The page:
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Lunch » Tags » Books » Reviews » Fast Food Nation: The Dark Side of the All-American Meal » User review


  • Jul 8, 2002
A bit of a disturbing book! It has certainly changed my eating habits. The book was well done and certainly brought out some good points. I was a bit troubled though as to the authors unrelenting "everything is bad in America, blah, blah, blah" bit. Sounded a bit too 60ish for my taste. If indeed, things are as bad as the author indicates, and the "ship is sinking fast," why is it our country is so successful? Why is EVERYONE trying to imigrate here and not the other way around? If this place is really all that bad, it must be really, really bad everywhere else in the world! That being said, I did very much enjoy the book. It was well done and was certainly an eye opener. I liked the author's style. Recommend it as a nice read and points are brougt up that we should all give some though to.

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review by . December 30, 2001
Normally I do not read any other reviews of a book until after I have composed my own but I made an exception with this one and was surprised, frankly, to encounter such a wide range of opinions among the almost 300 people who have written Customer Reviews for Amazon.com thus far. My own opinion is that this is an especially important book for several reasons but first, an opinion about its author. Schlosser is not the "sensationalist" and "muckraker" many have suggested; rather, I think, he is …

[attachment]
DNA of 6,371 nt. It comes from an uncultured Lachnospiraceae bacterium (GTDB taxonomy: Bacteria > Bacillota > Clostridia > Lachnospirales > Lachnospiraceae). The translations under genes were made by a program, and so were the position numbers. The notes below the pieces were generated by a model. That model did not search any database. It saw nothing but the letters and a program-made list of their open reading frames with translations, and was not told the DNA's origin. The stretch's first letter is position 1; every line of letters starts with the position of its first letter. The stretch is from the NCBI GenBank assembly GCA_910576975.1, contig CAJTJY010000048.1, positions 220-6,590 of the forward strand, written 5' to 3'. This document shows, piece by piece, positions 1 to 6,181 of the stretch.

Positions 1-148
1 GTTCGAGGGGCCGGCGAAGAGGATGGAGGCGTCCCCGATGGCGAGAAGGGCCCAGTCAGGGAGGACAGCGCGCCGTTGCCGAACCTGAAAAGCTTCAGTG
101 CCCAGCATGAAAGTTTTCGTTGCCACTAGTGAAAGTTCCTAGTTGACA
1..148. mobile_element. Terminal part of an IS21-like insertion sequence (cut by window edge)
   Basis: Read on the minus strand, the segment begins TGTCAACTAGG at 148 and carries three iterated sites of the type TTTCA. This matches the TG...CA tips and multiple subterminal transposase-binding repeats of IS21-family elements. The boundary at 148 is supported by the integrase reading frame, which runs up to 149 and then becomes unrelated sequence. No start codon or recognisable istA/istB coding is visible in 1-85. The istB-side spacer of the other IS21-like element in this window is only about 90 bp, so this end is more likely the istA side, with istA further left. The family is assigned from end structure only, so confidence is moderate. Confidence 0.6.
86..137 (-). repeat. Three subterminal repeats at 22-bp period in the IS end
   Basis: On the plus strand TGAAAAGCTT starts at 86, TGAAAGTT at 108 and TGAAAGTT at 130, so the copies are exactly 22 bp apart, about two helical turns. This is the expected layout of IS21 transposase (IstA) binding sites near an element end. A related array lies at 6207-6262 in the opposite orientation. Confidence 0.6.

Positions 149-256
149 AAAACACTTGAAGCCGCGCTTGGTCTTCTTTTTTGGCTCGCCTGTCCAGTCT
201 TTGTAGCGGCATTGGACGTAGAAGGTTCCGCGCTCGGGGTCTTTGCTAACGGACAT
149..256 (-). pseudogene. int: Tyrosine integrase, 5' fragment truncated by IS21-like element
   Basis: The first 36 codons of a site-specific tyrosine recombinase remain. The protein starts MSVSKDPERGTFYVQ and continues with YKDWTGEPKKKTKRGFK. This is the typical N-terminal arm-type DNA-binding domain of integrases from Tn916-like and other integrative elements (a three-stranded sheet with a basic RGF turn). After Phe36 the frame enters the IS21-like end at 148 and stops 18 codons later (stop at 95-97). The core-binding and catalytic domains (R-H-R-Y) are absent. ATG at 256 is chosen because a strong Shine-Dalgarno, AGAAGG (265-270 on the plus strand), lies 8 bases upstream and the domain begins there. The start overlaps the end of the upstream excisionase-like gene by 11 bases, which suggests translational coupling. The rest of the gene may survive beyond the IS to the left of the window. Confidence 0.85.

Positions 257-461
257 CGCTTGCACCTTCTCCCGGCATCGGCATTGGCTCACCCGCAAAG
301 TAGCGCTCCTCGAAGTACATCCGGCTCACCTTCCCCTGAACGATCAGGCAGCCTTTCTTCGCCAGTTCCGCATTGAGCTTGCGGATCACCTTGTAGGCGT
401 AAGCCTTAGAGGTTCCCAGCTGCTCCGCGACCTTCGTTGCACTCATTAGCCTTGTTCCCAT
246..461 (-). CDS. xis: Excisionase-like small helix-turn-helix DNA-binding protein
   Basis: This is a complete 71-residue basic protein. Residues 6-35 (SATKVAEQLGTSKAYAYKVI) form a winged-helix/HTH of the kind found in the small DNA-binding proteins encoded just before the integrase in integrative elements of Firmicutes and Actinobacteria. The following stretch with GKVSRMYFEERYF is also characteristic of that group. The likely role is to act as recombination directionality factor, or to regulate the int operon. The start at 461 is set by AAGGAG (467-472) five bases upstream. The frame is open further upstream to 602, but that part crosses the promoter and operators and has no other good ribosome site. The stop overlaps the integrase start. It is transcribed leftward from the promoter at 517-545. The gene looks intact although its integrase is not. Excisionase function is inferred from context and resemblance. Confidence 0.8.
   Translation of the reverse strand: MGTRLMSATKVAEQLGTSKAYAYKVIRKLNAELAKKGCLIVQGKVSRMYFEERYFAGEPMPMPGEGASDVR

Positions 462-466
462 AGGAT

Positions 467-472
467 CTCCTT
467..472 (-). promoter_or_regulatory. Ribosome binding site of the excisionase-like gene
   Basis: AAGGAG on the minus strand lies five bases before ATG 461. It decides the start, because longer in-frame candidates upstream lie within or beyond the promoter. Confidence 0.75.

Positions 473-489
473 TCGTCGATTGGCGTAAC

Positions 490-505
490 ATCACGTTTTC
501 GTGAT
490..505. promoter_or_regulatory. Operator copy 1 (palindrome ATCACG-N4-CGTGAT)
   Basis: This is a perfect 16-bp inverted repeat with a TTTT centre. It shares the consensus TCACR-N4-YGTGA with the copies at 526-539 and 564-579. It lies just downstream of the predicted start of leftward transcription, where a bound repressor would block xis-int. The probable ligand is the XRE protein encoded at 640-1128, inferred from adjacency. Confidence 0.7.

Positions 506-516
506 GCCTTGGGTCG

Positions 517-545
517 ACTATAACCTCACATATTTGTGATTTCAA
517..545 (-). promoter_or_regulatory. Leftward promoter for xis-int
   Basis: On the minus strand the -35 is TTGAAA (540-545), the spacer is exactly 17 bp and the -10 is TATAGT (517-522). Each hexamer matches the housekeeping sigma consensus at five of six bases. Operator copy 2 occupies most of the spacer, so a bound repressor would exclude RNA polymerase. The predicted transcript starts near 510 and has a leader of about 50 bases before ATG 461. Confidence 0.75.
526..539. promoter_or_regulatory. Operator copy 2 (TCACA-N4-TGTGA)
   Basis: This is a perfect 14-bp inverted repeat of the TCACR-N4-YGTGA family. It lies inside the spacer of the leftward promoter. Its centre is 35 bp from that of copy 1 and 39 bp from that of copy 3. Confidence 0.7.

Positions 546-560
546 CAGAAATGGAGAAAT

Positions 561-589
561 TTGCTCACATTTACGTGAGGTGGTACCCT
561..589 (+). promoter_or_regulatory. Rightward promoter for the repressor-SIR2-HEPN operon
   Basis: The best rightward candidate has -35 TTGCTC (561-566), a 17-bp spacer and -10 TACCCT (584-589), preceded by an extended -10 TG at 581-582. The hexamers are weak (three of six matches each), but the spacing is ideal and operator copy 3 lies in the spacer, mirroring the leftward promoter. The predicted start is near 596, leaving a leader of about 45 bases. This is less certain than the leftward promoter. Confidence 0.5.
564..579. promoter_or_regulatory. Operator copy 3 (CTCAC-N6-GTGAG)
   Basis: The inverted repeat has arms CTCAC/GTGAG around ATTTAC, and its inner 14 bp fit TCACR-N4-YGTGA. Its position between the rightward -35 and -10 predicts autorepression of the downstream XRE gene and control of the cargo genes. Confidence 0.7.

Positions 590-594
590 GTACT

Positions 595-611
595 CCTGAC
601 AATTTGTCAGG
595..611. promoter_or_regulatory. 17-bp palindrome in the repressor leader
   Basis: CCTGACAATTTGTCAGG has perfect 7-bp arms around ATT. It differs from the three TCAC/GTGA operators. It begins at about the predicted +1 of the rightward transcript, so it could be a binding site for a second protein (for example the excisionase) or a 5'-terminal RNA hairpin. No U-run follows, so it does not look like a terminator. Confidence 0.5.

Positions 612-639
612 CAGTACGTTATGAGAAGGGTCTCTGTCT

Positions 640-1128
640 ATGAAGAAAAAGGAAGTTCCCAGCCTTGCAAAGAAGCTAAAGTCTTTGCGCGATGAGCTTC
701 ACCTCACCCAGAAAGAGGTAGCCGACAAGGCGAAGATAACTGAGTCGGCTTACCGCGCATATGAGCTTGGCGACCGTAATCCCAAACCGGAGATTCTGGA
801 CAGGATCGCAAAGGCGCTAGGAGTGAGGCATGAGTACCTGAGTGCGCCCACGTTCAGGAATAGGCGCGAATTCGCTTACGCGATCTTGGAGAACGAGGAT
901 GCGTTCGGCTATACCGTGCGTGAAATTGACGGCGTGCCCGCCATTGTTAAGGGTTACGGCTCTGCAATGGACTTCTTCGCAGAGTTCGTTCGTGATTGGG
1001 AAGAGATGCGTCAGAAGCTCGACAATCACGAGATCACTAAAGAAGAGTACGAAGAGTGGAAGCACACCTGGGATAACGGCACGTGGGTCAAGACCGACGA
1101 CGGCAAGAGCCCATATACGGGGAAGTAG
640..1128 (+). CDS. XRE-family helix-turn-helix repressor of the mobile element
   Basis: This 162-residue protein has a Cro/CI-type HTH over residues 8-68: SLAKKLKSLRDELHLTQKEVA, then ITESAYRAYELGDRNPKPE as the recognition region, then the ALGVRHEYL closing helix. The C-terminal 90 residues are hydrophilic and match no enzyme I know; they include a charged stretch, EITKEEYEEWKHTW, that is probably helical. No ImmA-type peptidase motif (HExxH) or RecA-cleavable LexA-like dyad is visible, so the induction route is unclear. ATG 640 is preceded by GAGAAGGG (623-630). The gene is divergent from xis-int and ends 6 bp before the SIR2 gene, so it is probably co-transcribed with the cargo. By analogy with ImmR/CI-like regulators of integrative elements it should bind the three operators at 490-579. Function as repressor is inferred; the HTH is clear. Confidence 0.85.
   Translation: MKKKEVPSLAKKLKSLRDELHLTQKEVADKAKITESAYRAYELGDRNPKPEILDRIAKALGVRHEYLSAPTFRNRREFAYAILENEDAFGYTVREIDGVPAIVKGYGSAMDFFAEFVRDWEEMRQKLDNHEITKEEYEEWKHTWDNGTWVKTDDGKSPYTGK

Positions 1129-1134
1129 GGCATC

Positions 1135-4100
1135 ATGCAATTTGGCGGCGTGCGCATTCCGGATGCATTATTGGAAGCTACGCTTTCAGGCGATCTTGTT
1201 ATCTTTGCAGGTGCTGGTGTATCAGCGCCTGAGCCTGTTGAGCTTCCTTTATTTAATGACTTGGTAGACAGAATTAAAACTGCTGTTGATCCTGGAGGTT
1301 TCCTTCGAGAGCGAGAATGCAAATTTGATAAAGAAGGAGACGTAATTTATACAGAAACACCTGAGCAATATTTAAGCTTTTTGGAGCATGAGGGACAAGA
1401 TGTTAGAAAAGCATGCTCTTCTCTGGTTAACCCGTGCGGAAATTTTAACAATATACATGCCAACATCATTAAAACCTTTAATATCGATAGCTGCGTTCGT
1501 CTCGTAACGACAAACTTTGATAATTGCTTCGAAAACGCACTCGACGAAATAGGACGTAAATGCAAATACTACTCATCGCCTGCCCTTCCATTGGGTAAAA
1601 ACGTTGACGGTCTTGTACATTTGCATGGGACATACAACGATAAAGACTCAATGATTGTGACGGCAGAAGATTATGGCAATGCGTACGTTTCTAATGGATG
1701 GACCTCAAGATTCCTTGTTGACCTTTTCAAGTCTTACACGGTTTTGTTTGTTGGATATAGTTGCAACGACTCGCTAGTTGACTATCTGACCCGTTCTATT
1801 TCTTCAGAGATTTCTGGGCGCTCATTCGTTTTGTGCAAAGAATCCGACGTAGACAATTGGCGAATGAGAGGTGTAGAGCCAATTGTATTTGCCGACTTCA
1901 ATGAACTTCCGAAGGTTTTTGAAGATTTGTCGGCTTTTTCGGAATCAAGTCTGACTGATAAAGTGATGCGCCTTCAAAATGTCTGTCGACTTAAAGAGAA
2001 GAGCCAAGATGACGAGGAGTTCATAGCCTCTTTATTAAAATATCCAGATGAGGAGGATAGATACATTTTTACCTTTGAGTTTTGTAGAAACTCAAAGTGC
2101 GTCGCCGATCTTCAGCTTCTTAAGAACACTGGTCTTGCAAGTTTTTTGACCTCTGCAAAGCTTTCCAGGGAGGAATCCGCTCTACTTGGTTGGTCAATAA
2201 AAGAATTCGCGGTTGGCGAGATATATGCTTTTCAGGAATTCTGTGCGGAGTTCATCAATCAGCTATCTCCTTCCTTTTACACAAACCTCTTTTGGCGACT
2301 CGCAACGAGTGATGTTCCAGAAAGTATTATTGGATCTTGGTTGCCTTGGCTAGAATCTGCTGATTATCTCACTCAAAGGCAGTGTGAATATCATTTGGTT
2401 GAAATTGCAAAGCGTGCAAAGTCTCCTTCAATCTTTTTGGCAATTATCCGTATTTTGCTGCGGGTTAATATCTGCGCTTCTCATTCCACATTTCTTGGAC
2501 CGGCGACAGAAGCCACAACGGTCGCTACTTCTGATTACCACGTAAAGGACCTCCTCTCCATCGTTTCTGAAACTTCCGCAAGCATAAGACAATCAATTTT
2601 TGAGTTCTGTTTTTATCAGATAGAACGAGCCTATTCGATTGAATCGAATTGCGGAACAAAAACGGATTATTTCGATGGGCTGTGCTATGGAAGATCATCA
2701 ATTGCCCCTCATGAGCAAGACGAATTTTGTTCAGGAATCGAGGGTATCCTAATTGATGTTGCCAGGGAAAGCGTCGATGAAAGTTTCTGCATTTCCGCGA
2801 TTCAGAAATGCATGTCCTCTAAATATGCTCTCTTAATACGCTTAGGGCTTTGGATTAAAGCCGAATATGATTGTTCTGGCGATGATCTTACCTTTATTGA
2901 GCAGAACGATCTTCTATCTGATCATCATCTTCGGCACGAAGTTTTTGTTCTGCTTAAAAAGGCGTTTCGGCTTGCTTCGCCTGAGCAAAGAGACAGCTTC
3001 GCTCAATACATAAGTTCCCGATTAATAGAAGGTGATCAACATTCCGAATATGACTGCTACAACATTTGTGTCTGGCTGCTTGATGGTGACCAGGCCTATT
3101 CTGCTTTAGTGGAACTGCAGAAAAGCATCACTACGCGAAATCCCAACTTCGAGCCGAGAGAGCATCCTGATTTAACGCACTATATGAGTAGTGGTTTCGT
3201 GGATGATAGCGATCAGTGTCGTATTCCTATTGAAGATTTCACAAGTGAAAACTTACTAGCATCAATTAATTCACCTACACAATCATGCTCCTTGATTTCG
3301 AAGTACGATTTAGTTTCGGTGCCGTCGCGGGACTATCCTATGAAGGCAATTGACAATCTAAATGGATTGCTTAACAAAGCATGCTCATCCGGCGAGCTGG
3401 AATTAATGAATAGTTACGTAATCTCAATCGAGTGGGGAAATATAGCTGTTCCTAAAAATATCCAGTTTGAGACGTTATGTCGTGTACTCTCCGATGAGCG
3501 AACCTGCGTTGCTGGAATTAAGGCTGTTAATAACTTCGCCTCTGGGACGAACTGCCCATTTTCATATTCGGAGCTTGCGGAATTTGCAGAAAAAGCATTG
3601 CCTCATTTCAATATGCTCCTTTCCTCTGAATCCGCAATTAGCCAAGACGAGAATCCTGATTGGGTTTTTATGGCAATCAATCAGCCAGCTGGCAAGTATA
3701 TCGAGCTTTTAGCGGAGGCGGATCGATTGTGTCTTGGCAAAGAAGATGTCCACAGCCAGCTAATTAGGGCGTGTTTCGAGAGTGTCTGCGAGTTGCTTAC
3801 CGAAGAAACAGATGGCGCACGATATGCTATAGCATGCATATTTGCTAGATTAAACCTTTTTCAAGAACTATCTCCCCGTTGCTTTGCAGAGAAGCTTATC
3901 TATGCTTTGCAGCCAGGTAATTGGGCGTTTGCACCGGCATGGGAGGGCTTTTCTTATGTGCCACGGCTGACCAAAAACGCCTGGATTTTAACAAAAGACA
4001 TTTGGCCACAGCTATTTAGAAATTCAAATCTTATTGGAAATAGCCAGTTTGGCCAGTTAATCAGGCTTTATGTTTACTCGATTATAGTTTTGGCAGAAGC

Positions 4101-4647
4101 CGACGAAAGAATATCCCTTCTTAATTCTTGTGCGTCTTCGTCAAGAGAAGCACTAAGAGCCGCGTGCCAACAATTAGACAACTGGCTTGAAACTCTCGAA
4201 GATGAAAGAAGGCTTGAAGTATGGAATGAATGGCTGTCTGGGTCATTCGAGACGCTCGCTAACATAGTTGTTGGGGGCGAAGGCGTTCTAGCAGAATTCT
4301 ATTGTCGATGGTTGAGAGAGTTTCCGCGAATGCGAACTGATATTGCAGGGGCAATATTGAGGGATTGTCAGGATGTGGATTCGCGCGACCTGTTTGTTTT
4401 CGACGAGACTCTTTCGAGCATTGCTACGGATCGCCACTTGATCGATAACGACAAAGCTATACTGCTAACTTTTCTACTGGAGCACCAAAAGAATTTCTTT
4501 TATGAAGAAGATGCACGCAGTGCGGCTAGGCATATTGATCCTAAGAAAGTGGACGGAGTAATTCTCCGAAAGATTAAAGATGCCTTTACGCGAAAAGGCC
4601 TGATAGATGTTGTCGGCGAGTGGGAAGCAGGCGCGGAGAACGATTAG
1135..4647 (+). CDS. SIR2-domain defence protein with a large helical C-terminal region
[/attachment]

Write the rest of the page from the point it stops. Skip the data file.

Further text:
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Don Blankenship ()
Ranked #229
Retirement does not suit me and I now substitute teach in our local schools system. I spent twenty years in the military, twenty years in health care as a consultant and have taught in various colleges … more
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On any given day, one out of four Americans opts for a quick and cheap meal at a fast-food restaurant, without giving either its speed or its thriftiness a second thought. Fast food is so ubiquitous that it now seems as American, and harmless, as apple pie. But the industry's drive for consolidation, homogenization, and speed has radically transformed America's diet, landscape, economy, and workforce, often in insidiously destructive ways. Eric Schlosser, an award-winning journalist, opens his ambitious and ultimately devastating exposé with an introduction to the iconoclasts and high school dropouts, such as Harlan Sanders and the McDonald brothers, who first applied the principles of a factory assembly line to a commercial kitchen. Quickly, however, he moves behind the counter with the overworked and underpaid teenage workers, onto the factory farms where the potatoes and beef are grown, and into the slaughterhouses run by giant meatpacking corporations. Schlosser wants you to know why those French fries taste so good (with a visit to the world's largest flavor company) and "what really lurks between those sesame-seed buns." Eater beware: forget your concerns about cholesterol, there is--literally--feces in your meat.

Schlosser's investigation reaches its frightening peak in the meatpacking plants as he reveals the almost complete lack of federal oversight of a seemingly lawless industry. His searing portrayal of the industry is ...

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ISBN-10: 0395977894
ISBN-13: 978-0395977897
Author: Eric Schlosser
Publisher: Houghton Mifflin Company
Date Published: January 17, 2001
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